Figure 2 – Effect of adding the missing amino acid to crude protein content, animal output and efficiency.
Turn to essential amino acids
In other words, when lawmakers stipulate that compound feed for individual animal species shall contain a minimum level of crude protein, they are not in any way ensuring that the animals will obtain the amino acids they need in the quantities they need. In addition, requirements such as these prevent intelligent reductions in nitrogen content while maintaining an ideal amino acid composition. The latter not only has an enormous leveraging effect on N emissions in animal husbandry, it also impacts animal health. As a rule of thumb, lowering the N content in feeds by just one percentage point with the corresponding application of the ideal protein concept reduces N-excretions by 10%. It follows that we need to move away from the crude protein concept and would be better turning our attention to (essential) amino acids, a change that no longer poses any problem in analytical terms. Nutrition science journals and books could lead the way by reporting N content in conjunction with the amino acid composition rather than crude protein.
In terms of nutritional value, however, considering just the analysed amino acid content is still containing a source of error. It is sufficiently well known that animals cannot digest all individual ingredients of compound feed equally well, which means that different feeds vary in terms of overall digestibility (Table 1). In other words, feeds in which, say, the total methionine+cysteine content is identical may vary in terms of their nutritional value because one feed is more readily digested than the other, making more methionine+cysteine available to the animal. The challenge here, however, is that usually the content of digestible amino acids can be calculated but not directly analysed in a compound feed. Nevertheless, formulating feeds on the basis of digestible amino acids results in feeds that more precisely meet animals’ requirements. Requirements in terms of digestible amino acids are rather well known.
Another factor to consider has to do with the chemical analysis of amino acids and how those are indicated in certificates of analysis. The analytical process involves hydrolyzing proteins to break them down into their individual amino acids, which are then quantified and reported as complete, individual amino acids. Prior to analysis, however, vast majority of all amino acids are actually linked to each other via peptide bonds in proteins. This in fact means that one molecule of water (H2O) is missing for every amino acid in the protein, and that has implications for quantification. All of the amino acids in soybean meal extract (including tyrosine, and accounting for the difference both between glutamine and glutamic acid and between asparagine and aspartic acid) would add up to 46.3% (Table 2), for example. If corrected for H2O, however, that value is only 39.9%. It is easy to guess to which nutrient fraction the difference of six percentage points needs to be added to. That is to the analytical residual value (NfE, residual organic matter). Correcting for this lack of precision does not require analytical changes of any kind, as it can easily be derived mathematically.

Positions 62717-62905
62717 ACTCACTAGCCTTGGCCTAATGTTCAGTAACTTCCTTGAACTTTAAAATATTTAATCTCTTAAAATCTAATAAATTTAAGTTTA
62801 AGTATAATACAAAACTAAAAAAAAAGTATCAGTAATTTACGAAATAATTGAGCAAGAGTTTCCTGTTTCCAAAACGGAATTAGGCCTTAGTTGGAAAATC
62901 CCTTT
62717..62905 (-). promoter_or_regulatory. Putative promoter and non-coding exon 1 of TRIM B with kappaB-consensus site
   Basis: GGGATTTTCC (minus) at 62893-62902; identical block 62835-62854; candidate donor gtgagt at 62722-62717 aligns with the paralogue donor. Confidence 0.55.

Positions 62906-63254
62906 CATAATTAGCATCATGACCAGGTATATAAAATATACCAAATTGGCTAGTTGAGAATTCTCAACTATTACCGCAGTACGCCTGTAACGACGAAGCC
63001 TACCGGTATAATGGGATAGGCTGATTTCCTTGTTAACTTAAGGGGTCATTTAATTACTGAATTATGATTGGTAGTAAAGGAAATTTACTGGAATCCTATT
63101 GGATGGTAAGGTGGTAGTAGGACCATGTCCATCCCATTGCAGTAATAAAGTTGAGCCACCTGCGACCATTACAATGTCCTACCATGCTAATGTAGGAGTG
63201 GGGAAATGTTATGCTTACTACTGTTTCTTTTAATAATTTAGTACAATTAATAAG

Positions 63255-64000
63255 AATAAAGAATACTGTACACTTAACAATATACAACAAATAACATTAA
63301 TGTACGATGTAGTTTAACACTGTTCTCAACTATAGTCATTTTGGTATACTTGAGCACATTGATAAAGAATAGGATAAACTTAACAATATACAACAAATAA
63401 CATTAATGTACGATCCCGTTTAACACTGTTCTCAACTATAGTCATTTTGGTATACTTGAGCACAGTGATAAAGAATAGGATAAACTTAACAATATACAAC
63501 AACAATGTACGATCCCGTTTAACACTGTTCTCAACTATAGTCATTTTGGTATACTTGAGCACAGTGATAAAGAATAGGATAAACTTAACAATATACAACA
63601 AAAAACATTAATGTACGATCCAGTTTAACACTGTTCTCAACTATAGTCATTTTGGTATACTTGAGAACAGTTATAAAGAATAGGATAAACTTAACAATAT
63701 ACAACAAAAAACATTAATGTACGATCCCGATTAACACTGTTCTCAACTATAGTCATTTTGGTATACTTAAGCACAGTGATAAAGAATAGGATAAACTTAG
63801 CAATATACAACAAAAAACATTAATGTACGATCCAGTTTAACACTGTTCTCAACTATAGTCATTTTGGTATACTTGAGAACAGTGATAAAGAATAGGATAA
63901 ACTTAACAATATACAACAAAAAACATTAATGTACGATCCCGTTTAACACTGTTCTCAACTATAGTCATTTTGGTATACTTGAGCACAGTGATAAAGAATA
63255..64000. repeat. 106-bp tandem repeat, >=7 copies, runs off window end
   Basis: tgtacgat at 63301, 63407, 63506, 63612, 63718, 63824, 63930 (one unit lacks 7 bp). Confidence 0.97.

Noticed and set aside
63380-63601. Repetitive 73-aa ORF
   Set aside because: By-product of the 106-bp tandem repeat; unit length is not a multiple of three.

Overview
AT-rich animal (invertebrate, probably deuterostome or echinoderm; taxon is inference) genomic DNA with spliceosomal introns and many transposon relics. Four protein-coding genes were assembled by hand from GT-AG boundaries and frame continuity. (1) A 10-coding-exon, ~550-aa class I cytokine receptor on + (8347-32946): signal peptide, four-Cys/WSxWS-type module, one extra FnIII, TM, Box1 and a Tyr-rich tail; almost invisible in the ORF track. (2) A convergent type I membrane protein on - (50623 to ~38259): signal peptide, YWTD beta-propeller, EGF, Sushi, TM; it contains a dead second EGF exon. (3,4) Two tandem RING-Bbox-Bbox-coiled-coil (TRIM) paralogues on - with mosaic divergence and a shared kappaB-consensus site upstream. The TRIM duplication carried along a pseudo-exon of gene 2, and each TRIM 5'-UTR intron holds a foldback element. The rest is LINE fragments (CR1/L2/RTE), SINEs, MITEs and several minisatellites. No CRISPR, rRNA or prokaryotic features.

Replacement of definition
In summary, crude protein is a meaningless parameter from the viewpoint of both nutritional physiology and the concept of precise livestock farming. The term is even misleading, because it contains quantitative errors that have implications in calculations for other nutrient fractions. In addition, crude protein does not reflect the quality of a protein (i.e., its amino acid content and digestibility), making data on crude protein content of little value. As such, we should avoid using the term crude protein, at best replacing it with information on nitrogen content along with a corresponding amino acid profile. Moreover, one should also consequently indicate amino acids in terms of digestible amino acids. One further point that could make animal feed evaluation and animal nutrition, respectively, more precise would be to correct the analytical amino acid content for the amount of water present, which, similar to crude protein content, results in substantial errors in calculated residual parameters (such as NFE, residual organic matter, etc.) when evaluating feeds.